Contestants eliminated earlier in the season also performed on Tuesday's finale and Monday's penultimate show.

"The Voice," which competes against rival broadcaster Fox's singing contests "American Idol" and "The X Factor," averages between 12 million and 14 million viewers over its two weekly shows.

Its fifth season will begin in the fall with former coaches Aguilera and CeeLo Green returning to replace first-time coaches Shakira and Usher, who will return for season six.

NBC is owned by Comcast Corp and Fox by News Corp. Universal Music Group is a subsidiary of France's Vivendi SA.

(Editing by Mohammad Zargham)

A Minute With: Gemma Arterton on choosing roles, new challenges

British actress Gemma Arterton does not need to worry about typecasting with roles ranging from a fairy tale character and literary heroines to MI6 agent Strawberry Fields in the 2008 James Bond film "Quantum of Solace."

In "Unfinished Song," a comedy-drama that opens in U.S. theaters on Friday, Arterton, 27, stars as Elizabeth, a music teacher in a boys' school.

She also directs a choir for seniors, which includes Marion, played by Vanessa Redgrave, and forges a special friendship with her cantankerous retired husband, played by Terence Stamp.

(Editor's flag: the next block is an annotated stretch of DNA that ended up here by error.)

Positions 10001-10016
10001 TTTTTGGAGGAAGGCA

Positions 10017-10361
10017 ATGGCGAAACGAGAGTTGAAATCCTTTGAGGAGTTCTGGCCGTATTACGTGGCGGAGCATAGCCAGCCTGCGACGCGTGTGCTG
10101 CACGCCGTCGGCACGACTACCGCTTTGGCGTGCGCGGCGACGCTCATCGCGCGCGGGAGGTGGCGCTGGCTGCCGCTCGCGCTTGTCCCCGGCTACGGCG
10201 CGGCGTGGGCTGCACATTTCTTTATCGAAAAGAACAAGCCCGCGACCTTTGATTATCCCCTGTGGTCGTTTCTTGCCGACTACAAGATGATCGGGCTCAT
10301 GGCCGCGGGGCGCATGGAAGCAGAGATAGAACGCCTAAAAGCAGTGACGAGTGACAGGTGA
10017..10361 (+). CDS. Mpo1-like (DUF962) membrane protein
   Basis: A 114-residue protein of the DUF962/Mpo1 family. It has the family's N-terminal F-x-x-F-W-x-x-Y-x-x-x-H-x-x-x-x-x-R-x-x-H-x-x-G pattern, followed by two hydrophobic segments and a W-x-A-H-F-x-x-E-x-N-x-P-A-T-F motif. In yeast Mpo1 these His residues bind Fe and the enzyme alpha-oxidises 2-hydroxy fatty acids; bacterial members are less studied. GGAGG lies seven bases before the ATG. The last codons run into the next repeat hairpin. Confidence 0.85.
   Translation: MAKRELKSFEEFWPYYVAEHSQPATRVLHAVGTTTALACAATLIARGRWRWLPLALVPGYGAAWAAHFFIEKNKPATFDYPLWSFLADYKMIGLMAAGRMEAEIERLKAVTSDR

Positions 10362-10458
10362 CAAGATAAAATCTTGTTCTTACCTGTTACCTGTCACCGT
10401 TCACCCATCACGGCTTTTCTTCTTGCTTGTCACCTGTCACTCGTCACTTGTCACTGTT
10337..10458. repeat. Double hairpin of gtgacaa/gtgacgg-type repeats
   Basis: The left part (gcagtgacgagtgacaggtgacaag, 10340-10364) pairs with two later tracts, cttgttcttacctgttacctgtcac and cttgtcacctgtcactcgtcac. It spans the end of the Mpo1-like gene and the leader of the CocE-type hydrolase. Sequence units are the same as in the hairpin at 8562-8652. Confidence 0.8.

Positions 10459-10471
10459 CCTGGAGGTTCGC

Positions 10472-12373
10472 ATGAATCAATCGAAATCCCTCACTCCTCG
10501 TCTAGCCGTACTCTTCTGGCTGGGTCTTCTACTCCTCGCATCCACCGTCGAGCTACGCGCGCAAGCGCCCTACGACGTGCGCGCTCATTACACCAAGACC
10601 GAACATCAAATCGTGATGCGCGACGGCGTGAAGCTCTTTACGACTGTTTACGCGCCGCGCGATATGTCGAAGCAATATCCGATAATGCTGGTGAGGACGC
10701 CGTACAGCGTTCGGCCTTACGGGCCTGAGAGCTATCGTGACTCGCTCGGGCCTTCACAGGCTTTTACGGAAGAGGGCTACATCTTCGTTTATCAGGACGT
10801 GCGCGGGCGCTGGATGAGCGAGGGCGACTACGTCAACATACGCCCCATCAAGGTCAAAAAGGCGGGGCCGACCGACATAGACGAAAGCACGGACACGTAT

The following week Arterton will be seen in U.S. theaters as a sexy vampire in Neil Jordan's film "Byzantium."

Arterton spoke to Reuters about her choice of characters, sharing the big screen with Redgrave and Stamp, and her first French-speaking role in the upcoming film "Gemma Bovery."

Q: You have some interesting films coming out. Two are opening in the space of a week. How did you manage that?

A: It's weird that it happened that way. I made them about three months apart. It's nice. I remember when the Bond film came out in the UK I also made the TV show called "Tess of the D'Urbervilles" and they were so different and it was really good that it happened. It's nice when people can see the range.

Q: "Unfinished Song" is a small British film that is about as far away as you can get from a Bond film. What attracted you to the role?